As you get older, the prospect of finding something unexpected inside of food or drink loses its appeal. Maybe that's because as products get more mature (from Happy Meals to Big Macs), so too do the surprises waiting inside (from plastic rat to actual rat). But consumers often don't get a choice. If a manufacturer, fry cook or the gods of chance want to leave a foreign object in your soup, a foreign object is what you shall get.
1. Frog-Flavored Soda (that tastes like rodents)
Take, for example, Fred Denegri, a Florida man who thought he'd found a rodent inside his can of Diet Pepsi. It was a normal night at Fred and Amy Denegri's backyard tiki bar. A self-described Diet Pepsi addict, Fred popped a can and guzzled like he had done so many times before. But the taste running across his tongue was decidedly more rodent than usual. After tipping the can and shaking, a tail sprang forth and the Denegris were officially grossed out.
The FDA investigated the incident and determined the odd taste was not coming from a mouse, but rather a decomposing frog or toad. Pepsi is still pretty confident that it isn't their fault. "It is virtually impossible for this type of thing to happen in a production environment," said Pepsi spokesman Jeff Dahncke. Pepsi lovers that they are, Fred and Amy haven't switched to Coke but they have started buying bottles, and drinking from glasses.
2. Mouse-Flavored Bread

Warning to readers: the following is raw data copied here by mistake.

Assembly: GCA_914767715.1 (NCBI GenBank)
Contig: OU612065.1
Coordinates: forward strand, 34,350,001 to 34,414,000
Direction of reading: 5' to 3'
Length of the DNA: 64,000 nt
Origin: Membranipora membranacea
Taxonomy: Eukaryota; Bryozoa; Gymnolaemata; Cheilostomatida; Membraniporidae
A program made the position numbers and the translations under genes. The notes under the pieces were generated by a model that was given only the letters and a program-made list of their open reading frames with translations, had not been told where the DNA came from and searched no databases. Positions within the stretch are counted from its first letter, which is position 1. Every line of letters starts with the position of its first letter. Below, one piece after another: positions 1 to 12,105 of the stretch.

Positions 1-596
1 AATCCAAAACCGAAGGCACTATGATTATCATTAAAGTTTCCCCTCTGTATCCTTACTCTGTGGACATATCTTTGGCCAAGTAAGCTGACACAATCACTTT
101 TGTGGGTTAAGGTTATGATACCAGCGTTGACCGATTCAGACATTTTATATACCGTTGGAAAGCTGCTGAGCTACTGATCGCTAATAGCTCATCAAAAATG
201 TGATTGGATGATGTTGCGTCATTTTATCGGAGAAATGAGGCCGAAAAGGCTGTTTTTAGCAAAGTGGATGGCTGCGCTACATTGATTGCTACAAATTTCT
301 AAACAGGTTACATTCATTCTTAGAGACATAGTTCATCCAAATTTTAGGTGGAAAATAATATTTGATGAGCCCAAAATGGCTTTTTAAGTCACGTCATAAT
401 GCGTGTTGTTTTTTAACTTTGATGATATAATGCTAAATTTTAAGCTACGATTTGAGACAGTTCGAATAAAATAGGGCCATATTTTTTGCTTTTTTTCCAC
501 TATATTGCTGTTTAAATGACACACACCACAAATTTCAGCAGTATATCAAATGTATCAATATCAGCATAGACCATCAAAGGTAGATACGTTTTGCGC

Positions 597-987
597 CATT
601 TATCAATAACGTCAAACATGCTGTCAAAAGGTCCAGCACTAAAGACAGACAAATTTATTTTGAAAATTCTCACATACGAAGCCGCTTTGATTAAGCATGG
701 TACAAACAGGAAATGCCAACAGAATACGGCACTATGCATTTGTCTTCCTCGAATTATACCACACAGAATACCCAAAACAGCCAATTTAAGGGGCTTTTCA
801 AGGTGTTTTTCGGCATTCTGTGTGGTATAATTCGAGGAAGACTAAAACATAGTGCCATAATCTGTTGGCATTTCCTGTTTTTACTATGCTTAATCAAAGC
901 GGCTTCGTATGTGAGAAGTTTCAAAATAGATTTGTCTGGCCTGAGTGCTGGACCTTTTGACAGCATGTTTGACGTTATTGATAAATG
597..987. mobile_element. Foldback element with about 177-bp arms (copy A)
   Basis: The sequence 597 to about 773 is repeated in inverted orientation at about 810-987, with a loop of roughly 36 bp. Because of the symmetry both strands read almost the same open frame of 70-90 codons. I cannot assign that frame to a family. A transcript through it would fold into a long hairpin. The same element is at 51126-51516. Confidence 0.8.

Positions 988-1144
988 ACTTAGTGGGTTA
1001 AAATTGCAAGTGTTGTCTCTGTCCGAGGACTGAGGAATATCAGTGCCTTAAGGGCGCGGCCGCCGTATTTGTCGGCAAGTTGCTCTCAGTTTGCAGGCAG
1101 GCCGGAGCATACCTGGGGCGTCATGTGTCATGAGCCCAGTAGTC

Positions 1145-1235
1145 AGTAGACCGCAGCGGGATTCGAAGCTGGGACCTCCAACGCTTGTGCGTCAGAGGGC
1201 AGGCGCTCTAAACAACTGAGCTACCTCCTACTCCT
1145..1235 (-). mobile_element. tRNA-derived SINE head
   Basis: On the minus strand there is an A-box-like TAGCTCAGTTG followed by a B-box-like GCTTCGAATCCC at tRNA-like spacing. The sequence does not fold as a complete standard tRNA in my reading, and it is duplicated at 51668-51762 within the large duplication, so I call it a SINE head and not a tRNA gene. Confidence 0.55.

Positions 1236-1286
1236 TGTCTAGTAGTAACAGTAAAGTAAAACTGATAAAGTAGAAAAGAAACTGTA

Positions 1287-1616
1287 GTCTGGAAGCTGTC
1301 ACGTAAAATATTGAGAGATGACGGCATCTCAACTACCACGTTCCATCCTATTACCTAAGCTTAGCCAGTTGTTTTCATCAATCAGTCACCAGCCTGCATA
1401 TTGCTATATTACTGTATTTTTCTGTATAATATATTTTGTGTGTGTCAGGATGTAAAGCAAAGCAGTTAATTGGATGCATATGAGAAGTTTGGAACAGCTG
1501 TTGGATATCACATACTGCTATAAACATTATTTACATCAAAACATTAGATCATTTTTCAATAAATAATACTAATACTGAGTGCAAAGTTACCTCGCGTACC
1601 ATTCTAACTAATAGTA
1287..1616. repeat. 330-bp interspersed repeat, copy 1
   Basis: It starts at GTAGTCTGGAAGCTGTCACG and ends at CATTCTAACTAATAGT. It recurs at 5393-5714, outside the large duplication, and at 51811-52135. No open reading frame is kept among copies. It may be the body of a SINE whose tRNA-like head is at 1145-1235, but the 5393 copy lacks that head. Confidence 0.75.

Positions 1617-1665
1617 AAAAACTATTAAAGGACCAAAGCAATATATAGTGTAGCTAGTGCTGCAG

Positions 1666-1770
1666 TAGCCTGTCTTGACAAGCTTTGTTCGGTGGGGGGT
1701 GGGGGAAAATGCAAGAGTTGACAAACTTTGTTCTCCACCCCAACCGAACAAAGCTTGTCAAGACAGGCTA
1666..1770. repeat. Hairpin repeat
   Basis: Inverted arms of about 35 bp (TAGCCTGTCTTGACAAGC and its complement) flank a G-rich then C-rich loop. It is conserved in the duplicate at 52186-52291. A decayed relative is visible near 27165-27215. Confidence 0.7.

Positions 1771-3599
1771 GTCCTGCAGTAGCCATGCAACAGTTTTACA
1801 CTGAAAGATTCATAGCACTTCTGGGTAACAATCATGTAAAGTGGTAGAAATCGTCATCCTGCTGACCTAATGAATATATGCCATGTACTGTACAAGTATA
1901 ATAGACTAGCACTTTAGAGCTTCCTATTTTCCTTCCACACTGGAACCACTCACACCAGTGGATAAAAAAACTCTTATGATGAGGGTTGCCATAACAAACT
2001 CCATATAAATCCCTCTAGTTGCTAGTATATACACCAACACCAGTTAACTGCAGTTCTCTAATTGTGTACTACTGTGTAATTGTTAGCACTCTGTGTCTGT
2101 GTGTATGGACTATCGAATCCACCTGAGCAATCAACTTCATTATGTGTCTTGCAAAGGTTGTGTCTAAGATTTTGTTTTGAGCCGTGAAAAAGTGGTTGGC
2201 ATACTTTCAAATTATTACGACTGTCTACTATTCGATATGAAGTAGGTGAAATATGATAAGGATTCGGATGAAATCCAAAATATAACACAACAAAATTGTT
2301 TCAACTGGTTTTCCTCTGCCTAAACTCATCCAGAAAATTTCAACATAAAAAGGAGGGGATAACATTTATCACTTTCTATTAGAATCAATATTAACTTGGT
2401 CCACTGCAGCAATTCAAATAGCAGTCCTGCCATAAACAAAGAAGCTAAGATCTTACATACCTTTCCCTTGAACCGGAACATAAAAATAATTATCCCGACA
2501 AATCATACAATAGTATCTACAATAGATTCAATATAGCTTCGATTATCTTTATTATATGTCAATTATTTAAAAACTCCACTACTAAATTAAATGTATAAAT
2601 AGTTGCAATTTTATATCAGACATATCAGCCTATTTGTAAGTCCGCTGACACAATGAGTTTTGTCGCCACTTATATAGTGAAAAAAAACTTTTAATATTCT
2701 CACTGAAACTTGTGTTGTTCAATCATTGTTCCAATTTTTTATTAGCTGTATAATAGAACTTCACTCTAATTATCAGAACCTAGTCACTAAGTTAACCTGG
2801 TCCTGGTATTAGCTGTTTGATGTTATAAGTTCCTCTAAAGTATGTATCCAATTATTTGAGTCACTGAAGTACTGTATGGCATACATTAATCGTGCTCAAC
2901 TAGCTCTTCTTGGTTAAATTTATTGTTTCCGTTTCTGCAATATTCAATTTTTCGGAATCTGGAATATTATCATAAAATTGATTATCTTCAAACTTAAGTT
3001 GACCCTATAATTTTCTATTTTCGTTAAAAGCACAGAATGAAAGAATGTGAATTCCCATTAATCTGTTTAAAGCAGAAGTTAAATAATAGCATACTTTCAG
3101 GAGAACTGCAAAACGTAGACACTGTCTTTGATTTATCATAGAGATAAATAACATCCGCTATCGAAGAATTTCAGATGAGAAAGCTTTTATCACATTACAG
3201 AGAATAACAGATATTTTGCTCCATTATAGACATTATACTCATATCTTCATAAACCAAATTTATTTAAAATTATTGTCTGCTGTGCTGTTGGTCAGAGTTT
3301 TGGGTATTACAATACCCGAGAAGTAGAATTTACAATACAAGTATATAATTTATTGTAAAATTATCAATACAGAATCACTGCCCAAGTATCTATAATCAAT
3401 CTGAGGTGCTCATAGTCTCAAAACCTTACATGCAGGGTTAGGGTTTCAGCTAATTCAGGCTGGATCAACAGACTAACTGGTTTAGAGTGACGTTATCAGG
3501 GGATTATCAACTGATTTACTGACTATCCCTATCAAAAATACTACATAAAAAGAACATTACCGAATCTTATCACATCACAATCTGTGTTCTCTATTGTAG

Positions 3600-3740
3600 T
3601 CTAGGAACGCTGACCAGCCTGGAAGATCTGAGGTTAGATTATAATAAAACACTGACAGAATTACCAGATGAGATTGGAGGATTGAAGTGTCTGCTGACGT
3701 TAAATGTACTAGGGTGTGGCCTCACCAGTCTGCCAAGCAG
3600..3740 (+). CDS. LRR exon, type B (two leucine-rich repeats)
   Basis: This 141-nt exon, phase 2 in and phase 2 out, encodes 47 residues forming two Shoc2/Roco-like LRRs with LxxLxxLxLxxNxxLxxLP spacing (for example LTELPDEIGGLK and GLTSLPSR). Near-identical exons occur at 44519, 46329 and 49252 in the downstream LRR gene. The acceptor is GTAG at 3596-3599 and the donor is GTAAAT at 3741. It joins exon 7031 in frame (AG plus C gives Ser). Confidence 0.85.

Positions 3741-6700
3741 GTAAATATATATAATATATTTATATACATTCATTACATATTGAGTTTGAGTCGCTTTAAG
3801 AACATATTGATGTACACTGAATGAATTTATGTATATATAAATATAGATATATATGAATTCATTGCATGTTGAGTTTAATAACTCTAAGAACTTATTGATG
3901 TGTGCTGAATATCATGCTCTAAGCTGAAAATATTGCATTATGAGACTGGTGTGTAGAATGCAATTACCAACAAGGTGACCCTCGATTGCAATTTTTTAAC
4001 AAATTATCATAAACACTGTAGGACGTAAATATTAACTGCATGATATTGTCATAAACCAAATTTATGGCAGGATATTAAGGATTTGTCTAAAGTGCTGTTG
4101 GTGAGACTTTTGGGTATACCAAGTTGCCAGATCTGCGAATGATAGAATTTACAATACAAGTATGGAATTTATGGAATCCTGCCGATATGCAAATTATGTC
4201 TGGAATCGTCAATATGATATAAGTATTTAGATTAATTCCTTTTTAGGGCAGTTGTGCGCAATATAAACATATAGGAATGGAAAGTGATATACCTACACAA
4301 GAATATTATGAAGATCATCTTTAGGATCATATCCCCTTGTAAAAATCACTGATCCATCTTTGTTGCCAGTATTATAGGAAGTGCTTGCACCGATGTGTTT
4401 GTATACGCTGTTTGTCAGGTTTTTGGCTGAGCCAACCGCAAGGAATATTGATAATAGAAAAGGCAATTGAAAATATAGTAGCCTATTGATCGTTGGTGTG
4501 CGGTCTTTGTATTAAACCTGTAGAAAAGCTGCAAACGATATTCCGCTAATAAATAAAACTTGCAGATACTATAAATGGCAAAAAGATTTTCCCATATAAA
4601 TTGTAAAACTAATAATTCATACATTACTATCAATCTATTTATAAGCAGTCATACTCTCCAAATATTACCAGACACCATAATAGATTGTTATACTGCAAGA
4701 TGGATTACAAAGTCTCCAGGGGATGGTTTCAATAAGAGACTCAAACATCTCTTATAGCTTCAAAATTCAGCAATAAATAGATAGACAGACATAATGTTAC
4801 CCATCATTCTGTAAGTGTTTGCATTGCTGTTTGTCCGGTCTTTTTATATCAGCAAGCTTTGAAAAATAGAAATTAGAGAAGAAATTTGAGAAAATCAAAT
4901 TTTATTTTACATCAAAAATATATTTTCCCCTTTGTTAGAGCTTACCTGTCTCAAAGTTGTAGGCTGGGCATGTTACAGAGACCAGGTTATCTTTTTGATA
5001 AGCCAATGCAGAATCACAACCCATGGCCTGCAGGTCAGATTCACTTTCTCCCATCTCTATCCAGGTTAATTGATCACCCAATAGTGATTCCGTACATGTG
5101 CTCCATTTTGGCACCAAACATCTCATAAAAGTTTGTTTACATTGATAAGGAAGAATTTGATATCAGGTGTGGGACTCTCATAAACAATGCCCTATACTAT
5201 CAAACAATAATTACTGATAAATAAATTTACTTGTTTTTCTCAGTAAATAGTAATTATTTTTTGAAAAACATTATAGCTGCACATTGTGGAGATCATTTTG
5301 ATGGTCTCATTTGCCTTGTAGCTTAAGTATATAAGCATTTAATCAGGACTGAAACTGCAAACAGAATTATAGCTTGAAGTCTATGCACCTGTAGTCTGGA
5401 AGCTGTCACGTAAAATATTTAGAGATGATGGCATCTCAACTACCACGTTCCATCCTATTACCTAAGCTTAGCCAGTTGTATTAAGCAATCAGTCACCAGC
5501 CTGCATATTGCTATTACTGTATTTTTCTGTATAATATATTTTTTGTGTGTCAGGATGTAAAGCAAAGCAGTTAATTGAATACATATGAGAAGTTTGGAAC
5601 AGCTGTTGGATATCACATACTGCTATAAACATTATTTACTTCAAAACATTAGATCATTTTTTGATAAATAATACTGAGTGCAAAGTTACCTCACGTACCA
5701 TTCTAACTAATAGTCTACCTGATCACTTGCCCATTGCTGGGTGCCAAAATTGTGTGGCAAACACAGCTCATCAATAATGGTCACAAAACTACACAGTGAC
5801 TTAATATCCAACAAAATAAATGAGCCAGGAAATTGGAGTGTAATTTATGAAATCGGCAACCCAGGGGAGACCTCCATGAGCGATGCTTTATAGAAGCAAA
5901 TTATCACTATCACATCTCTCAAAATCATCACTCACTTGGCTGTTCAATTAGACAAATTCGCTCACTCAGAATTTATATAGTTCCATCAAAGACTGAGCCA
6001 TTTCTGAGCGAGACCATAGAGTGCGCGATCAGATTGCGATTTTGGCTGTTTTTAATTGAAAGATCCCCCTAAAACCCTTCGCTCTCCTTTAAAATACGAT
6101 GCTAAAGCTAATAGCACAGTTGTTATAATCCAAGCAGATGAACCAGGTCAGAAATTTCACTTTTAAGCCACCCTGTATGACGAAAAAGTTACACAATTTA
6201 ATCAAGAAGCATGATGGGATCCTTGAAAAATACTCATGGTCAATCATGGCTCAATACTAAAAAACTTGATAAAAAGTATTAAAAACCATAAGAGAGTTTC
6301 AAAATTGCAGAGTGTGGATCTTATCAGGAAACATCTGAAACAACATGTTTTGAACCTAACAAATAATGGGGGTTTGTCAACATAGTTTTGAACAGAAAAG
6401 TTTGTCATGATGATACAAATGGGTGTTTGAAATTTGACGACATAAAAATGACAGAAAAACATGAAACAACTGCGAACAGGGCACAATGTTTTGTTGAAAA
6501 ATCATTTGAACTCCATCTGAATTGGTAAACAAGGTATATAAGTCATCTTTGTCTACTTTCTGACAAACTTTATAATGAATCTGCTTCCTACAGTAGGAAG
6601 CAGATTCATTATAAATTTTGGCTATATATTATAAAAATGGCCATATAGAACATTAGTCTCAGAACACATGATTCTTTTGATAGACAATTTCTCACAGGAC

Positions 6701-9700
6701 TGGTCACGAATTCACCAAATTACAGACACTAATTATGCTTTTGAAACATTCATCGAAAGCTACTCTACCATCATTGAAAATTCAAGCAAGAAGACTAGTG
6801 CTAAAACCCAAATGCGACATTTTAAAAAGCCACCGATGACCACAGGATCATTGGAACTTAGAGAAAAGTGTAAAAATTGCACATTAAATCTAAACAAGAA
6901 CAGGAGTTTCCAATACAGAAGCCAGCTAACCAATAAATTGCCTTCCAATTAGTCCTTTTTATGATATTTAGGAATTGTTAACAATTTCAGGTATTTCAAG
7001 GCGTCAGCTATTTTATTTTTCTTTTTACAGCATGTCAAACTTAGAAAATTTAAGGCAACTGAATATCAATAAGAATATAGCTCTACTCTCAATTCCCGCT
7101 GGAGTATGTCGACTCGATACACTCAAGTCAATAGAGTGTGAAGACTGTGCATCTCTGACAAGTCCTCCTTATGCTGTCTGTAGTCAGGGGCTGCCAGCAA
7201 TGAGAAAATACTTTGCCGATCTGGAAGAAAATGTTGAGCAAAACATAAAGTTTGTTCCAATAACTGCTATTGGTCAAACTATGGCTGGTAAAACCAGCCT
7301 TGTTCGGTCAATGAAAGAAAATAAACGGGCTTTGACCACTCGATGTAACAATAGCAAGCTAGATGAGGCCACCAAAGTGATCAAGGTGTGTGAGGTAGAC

Finding a mouse or frog in your soda is traumatizing, but finding one in your malt loaf? Well, maybe that's not quite as bad. Just ask the Ballymoney, Ireland, man who purchased a loaf from his local supermarket. He was lucky enough to see the mouse before biting into it. The bakery that produced the loaf called shenanigans, alleging an act of sabotage, but a local magistrate sided with the customer and levied a £1,000 fine on the bakery.
3. Lizard-Flavored Grub
It's not surprising that mice make frequent appearances in food, but they're not the only members of the animal kingdom showing up where they don't belong. Take the four-inch lizard that was served in a salad at an Applebee's in Bloomington, IL. The poor little guy, who was completely intact, prompted an investigation by the restaurant and the local health department. The determination? "This was just an extraordinary circumstance," said Miles McMillin, Applebee's senior manager of communications.
Chasity Erbaugh found three-quarters of a frog in a bag of Great Value frozen green beans. Erbaugh bought the bag from Wal-Mart, which forced the manufacturer to investigate. For her part, Erbaugh maintained a sense of humor. "They didn't even give me the frog legs with it," she said.
4. Finger-Flavored Custard
After returning home from a dessert run to Kohl's Frozen Custard in North Carolina in 2005, Clarence Stowers found a piece of human in his frosty treat. Unfortunately, he didn't realize there was a severed finger in his custard until after biting down on it. But don't feel sorry for Stowers, who refused to return the finger to doctors, leaving the newly fingerless Brandon Fizer only able to count to nine. Instead, Stowers hung on to the finger and sued Kohl's for psychological trauma and post-traumatic stress.